CDC dispenses drugs and biologicals to physicians licensed in the US who intend to use them according to their FDA approved use, or according to an Investigational New Drug (IND) protocol that CDC maintains for certain diseases. CDC can only dispense drugs to physicians for patients residing in the United States. Physicians requesting drugs for patients residing outside the United States will be referred directly to the drug manufacturer.
Physicians requesting an investigational product must adhere to the following requirements:
- The requesting physician is required to register as a clinical sub-investigator of the IND protocol by completing form FDA-1572 "Statement of Investigator."[PDF - 2 pages]
- Severe adverse events must be reported to the CDC Drug Service immediately to assist CDC in following 21 CFR 312.32 and in accordance with CDC’s Human Research Protection Office guidance policy on reporting incidents. [PDF - 17 pages]
- A statement of consent must be obtained before therapy is initiated. A consent form, approved by CDC’s Institutional Review Board (IRB), is provided with the drug. A copy of this form must be given to the patient, a copy should be maintained in the patient's file and a third copy should be returned to CDC upon completion of therapy.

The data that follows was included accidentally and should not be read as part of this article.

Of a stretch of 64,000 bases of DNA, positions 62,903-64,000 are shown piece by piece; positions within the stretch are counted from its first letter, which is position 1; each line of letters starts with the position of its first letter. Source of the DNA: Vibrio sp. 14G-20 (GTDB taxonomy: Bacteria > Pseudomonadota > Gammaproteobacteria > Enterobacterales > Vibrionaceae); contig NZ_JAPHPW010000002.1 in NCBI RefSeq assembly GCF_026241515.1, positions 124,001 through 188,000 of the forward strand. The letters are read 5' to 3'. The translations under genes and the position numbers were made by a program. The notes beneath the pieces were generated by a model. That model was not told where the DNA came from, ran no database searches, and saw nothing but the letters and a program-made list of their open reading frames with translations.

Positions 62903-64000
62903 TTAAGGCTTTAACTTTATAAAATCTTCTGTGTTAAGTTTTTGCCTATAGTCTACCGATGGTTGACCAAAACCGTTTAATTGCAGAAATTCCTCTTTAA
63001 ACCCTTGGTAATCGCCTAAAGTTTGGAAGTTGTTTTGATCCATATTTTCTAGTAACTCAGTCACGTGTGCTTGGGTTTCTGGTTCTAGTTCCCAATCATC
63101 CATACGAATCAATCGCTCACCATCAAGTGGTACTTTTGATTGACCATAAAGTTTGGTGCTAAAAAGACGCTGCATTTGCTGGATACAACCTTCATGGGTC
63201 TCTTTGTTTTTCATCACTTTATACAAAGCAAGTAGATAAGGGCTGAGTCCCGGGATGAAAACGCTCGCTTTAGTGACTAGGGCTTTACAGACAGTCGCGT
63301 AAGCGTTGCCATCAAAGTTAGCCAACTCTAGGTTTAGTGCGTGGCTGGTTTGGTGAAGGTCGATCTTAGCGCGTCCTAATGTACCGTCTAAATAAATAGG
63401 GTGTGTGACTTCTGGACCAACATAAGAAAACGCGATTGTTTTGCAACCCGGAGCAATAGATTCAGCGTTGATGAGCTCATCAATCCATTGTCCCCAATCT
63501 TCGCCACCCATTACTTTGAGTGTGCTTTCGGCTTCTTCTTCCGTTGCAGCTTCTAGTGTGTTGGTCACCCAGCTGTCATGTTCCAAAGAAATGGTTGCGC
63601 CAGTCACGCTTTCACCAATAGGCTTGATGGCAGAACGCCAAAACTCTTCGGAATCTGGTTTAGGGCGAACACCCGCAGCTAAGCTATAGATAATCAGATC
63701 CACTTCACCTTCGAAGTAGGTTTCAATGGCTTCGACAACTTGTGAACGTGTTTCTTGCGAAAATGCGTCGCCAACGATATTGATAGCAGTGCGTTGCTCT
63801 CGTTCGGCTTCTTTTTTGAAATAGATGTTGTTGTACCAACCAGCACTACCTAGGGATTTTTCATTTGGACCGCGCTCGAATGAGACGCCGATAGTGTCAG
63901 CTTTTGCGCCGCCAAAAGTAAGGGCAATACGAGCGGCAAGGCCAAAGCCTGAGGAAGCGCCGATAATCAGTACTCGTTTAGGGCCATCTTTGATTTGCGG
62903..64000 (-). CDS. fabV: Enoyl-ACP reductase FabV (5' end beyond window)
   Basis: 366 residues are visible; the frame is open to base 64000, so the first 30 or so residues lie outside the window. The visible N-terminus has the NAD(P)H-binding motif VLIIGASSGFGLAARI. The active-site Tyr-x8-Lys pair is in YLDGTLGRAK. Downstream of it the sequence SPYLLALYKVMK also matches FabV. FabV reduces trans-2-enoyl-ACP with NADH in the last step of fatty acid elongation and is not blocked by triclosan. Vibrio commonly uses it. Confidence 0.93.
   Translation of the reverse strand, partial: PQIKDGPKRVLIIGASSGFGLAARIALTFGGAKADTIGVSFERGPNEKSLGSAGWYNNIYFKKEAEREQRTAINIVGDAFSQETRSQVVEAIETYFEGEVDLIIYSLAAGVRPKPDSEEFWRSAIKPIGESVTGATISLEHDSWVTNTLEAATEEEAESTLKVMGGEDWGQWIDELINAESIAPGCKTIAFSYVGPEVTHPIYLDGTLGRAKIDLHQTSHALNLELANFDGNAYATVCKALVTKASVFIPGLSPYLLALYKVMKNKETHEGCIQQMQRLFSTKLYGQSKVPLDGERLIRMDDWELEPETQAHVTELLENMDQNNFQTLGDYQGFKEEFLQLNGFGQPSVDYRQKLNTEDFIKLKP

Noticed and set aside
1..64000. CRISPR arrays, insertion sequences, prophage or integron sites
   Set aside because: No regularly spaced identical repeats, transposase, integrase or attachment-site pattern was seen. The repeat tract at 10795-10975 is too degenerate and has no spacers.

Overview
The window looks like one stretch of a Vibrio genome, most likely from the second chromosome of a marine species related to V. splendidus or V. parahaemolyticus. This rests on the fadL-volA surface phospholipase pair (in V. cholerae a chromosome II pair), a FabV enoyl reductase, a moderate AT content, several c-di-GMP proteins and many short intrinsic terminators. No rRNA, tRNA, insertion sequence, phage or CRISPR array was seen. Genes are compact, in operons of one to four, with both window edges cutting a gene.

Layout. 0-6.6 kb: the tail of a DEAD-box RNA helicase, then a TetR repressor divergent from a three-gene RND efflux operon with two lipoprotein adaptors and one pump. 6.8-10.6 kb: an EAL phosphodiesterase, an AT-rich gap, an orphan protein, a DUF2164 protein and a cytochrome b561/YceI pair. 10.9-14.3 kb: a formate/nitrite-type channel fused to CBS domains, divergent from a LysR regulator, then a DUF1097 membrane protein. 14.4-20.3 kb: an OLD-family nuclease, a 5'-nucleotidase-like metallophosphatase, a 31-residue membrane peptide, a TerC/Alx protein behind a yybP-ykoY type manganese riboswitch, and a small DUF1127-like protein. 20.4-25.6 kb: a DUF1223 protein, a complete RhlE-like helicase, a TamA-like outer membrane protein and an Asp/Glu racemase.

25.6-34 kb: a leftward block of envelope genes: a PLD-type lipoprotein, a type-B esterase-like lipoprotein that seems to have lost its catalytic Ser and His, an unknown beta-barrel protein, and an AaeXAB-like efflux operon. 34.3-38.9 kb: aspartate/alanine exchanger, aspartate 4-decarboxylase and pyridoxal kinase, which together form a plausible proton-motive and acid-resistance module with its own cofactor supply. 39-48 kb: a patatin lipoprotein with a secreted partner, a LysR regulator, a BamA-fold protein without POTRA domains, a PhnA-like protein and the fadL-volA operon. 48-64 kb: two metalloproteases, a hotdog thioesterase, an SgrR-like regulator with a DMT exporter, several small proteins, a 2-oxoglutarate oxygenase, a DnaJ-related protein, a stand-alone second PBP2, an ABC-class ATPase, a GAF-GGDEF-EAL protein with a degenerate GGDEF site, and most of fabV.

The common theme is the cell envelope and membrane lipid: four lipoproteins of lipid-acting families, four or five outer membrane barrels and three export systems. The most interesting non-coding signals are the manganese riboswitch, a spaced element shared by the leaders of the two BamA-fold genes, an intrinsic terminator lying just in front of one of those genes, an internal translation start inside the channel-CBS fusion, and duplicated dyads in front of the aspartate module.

- Each IND protocol that governs the use of these agents is reviewed and approved by CDC’s IRB. Local IRB review may or may not be required, dependent upon each facility’s regulations. It is the responsibility of the treating physician to follow their local IRB’s rules regarding any additional approval(s) required.
- After therapy, the physician must complete and return all patient report forms, received with the drug, documenting details on patient response to therapy and any drug-associated toxicity. This information is reported in the IND annual report required by FDA.
Information about indication, contraindication, dosage, routes and frequency of administration, reported adverse reactions, toxicity, and other data are sent to the physician along with the investigational drug or biological product.
Physicians who wish to use these products in clinical situations that are not approved under the IND protocol must submit a separate IND application to the FDA directly. Any alterations in dosing schedule or dosage form also require approval under a separate IND.
Some drugs and biologics dispensed by the CDC are licensed by the FDA, but their use is restricted. Restrictions are outlined under each section in this document.
Use of trade names is for identification only and does not imply endorsement by the U.S. Department of Health and Human Services.